Dealings between a constructor and a material or equipment supplier can be tricky. A multitude of documents go back and forth. Each contains its own terms, sometimes conflicting with others. But there is agreement regarding price, quantity and delivery. The product is purchased and incorporated into the project. What happens, however, if there is a problem, a dispute? At what point was a binding agreement formed? Which terms and conditions governed the transaction?
In a recent Texas case, a subcontractor’s purchase order included precise specifications for the material it was buying. The supplier responded “as per your purchase order.” The material didn’t comply with the specifications. The supplier said it never agreed to the specifications. Under industry custom, contended the supplier, acknowledgment of a purchase order establishes price and quantity, but does not acquiesce to the terms and conditions of that purchase order.
This case illustrates the seriousness of the “battle of the forms.” The competing forms contain provisions addressing everything from the definition of the product to warranties and warranty disclaimers. How do you handle this situation? Is there a way to assure that your terms, not the “standard” terms and conditions of the other party, govern the transaction? I welcome your comments.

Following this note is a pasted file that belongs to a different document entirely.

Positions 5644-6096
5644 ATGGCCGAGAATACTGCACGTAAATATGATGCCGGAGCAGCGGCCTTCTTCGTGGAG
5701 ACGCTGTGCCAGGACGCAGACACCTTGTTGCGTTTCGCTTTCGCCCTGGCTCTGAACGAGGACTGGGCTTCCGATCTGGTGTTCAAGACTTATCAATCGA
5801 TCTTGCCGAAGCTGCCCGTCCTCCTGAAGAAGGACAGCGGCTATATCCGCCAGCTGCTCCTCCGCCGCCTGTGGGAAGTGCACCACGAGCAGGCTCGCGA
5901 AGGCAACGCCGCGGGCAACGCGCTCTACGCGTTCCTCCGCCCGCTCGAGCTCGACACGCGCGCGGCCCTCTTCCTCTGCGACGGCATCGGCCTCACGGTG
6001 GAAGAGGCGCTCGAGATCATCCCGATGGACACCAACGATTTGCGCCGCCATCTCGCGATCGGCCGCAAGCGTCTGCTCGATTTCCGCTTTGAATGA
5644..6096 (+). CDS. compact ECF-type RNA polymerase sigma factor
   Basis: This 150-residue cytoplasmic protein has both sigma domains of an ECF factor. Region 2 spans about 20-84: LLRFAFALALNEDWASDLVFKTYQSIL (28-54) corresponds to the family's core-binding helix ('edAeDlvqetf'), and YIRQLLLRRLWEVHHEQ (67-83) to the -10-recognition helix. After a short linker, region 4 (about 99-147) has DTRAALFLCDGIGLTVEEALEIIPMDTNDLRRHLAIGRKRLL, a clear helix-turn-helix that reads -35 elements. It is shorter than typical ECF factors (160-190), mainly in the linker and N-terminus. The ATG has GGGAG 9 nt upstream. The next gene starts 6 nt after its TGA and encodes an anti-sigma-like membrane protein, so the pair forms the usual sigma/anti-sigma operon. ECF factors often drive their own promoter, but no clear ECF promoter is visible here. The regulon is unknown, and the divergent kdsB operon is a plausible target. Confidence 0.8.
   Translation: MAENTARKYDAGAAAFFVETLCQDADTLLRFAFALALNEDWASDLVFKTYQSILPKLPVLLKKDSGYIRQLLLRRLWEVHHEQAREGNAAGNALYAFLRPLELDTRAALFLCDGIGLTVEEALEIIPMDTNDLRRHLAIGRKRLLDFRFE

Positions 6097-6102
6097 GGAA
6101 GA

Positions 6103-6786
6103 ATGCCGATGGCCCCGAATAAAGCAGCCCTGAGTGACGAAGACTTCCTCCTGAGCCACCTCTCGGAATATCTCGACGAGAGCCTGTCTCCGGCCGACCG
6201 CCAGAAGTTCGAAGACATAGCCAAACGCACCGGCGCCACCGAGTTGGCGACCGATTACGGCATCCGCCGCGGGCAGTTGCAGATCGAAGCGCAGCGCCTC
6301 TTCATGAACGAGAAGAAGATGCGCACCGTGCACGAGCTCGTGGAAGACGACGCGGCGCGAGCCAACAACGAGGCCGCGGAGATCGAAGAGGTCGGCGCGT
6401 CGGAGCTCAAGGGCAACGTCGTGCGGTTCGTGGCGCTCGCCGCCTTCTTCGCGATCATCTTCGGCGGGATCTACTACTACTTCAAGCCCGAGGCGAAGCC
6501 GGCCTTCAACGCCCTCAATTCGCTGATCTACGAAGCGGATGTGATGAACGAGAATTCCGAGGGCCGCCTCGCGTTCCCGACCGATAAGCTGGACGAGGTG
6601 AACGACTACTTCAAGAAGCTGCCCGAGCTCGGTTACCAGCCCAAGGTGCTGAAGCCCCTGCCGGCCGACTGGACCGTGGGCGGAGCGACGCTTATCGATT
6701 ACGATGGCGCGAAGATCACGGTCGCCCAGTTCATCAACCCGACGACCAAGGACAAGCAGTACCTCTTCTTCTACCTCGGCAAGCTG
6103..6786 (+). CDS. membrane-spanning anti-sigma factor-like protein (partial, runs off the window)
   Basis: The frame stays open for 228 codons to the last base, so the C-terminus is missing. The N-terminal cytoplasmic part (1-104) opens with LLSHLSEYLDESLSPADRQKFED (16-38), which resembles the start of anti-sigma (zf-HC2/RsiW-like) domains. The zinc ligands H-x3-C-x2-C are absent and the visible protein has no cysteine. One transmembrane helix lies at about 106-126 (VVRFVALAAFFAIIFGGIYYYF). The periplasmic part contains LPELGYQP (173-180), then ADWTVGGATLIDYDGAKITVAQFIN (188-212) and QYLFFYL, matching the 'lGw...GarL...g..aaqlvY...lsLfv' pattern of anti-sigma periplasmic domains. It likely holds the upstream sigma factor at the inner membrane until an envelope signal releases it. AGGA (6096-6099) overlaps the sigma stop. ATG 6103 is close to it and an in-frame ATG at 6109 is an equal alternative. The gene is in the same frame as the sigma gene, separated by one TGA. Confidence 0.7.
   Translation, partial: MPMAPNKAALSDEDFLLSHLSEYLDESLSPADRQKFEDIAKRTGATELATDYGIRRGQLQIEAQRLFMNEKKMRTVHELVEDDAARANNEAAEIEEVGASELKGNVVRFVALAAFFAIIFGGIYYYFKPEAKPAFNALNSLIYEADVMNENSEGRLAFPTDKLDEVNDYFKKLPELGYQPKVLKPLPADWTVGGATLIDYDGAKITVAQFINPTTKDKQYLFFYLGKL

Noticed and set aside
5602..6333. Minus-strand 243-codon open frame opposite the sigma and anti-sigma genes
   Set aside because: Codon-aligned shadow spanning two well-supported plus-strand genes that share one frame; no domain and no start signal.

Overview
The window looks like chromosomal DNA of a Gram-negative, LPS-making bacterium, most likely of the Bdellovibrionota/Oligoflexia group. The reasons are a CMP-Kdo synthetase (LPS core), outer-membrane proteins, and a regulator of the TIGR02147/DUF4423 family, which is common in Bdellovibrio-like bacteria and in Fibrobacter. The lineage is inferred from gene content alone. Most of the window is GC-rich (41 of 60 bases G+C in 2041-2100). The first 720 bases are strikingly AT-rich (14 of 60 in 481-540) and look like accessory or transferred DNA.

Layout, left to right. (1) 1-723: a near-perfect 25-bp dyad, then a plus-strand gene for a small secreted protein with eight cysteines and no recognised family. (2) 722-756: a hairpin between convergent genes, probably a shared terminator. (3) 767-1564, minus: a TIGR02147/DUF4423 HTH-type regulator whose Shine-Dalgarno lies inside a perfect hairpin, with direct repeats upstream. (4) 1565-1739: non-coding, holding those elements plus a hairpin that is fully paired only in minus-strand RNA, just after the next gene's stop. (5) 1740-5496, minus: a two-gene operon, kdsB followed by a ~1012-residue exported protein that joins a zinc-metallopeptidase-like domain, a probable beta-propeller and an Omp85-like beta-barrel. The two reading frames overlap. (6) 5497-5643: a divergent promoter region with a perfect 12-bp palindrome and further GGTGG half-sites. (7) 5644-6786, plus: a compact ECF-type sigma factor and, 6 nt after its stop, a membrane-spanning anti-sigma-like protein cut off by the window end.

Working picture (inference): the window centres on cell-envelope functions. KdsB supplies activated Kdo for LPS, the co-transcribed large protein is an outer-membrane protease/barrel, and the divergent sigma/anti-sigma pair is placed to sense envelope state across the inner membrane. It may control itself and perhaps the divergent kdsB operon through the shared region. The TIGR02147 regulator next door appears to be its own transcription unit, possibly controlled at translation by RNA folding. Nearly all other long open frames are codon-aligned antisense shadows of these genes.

Featured in Next Week’s Construction Claims Advisor:
- Government Specification Conflicted with Manufacturer Warranty
- Payment Bond Rights Trump Arbitration Clause
- Contractor Was LLC Despite Lack of Mention in Contract
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Design Master Software has released new versions of its three programs – Design Master HVAC, Design Master Electrical, and Design Master Plumbing – that feature improved support for 3D-BIM. These products now can export an IFC file that can be used for 3D collision detection in programs such as Revit, Navisworks, and Sketchup. Hangers for ductwork and piping were added to Design Master HVAC and Plumbing. The hangers are displayed both on the 2D plans and in the 3D model.